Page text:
TRANSFORMACE BALADICKÉHO ŽÁNRU V BÁSNICKÉ TVORBĚ JANA NERUDY
Transformation of the ballad as a genre in Jan Neruda´s poetry
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The goal of the article is to examine the transformation of the ballad as a genre in Jan Neruda´s poetry, especially in his mature collection of poems called Balady a romance (Ballads and romances) - year 1883. The study builds on the existing, quite extensive scientific literature dealing with the making of the book, the models and the sources of inspiration for individual poems and Neruda´s distinction between the ballad and the romance, and then first critical feedback on the collection. The ballad was one of the favourite genres of the May School members, who filled it with new, especially social-critical contents. This is the way young Jan Neruda went, too, nevertheless, in his mature production, he seems to have come back to the traditional form of the genre. In fact, it was only a partial comeback as despite all the admiration for his powerful poetry, he transformed it so as to able to express a modern man´s experience. First of all, he extended the scope of the genre by overlapping it with the legend, the genre in the atmosphere of which he had spent his childhood. His stories of saints´ lives are of humorously mocking nature (in this respect he cannot conceal his inclination for Heinesque provocations) however, they are also just as serious. This particularly applies to the subjects related to Jesus, who became the central character of the collection. He appears there in many forms: as a baby in a crib, as a political revolutionary, as a crucified son of God and as a kind humanist as based on the modern concept of Renan´s. The list of the forms makes it clear that the ballad was considerably politicized by Neruda. Besides the biblical subjects he used for that purpose the motifs related to national history as well as the contemporary political events. While the political aspect in the romances is very often obvious (including explicit revolutionary appeals), the ballads call for deeper contemplation about the social processes and the fate of the nation. Despite the fact that there is available evidence Neruda was inspired by folklore, his ballads and romances are only seemingly simple; the presented folksiness is the result of sophisticated artistic pretence. The writer did not abandon the old forms, he filled them with modern contents expressing how complicated the contemporary world is.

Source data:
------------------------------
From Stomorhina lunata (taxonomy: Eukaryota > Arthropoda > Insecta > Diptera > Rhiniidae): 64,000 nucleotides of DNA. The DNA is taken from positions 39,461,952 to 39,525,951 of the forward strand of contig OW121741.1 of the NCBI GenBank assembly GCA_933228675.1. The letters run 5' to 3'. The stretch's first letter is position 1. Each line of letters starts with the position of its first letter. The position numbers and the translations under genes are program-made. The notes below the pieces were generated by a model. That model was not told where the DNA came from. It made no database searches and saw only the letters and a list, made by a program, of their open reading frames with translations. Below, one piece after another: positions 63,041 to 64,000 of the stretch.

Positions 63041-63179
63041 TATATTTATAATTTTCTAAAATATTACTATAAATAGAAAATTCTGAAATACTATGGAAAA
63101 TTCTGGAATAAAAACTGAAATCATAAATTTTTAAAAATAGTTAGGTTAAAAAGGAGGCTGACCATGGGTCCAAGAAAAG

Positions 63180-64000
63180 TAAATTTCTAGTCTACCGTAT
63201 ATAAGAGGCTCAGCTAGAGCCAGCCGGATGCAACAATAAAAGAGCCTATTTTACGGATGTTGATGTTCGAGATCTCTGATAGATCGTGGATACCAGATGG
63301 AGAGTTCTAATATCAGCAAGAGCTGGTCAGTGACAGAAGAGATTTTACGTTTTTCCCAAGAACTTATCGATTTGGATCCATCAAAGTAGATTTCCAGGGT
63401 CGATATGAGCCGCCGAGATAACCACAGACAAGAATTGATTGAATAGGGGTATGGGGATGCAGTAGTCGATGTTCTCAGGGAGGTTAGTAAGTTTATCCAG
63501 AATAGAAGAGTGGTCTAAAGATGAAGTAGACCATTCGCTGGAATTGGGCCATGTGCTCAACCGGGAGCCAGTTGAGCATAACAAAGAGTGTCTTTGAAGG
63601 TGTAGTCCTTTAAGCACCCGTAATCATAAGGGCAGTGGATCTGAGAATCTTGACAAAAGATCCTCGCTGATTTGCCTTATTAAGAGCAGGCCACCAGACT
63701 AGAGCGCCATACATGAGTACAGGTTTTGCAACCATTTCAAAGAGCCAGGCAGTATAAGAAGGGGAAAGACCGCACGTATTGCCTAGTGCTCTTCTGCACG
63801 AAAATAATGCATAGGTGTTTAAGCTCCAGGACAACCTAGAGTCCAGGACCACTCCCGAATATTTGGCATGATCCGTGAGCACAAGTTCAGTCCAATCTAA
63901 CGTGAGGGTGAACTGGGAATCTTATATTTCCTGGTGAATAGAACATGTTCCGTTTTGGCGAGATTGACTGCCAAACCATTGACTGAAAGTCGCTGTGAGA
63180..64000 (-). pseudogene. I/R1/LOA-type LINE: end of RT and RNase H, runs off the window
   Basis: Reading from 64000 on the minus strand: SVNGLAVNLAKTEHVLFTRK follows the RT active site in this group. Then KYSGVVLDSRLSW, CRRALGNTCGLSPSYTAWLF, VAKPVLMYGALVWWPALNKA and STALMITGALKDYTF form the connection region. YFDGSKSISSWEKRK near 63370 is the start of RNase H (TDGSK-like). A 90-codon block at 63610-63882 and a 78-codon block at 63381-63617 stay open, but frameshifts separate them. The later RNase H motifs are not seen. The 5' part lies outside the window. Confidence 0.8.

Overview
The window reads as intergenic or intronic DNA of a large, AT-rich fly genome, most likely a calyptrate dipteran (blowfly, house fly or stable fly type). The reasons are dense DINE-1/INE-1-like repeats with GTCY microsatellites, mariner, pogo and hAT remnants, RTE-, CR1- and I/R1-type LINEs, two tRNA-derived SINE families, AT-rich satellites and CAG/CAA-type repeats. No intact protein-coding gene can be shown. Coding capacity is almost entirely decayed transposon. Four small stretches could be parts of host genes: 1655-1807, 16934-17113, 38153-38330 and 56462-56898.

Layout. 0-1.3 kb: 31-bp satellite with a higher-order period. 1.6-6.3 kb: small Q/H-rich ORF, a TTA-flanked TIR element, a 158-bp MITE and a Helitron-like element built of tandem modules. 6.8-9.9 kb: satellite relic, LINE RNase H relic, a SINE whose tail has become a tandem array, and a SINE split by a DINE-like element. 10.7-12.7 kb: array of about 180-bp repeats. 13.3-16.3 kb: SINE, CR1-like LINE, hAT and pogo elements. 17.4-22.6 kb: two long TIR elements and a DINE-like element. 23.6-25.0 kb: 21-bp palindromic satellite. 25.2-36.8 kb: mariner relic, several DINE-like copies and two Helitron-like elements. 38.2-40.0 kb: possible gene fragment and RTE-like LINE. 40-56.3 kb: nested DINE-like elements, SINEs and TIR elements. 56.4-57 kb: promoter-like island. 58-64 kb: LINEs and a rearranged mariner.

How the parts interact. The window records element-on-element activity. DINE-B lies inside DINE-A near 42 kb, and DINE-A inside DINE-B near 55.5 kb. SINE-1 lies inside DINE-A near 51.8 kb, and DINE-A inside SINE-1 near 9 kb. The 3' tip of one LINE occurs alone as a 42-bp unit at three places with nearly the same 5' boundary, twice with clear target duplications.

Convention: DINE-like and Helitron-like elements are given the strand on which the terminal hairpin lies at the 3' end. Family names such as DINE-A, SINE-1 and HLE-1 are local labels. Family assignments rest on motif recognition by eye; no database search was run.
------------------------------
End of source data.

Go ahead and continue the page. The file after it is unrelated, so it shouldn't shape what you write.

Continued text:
312 – 323
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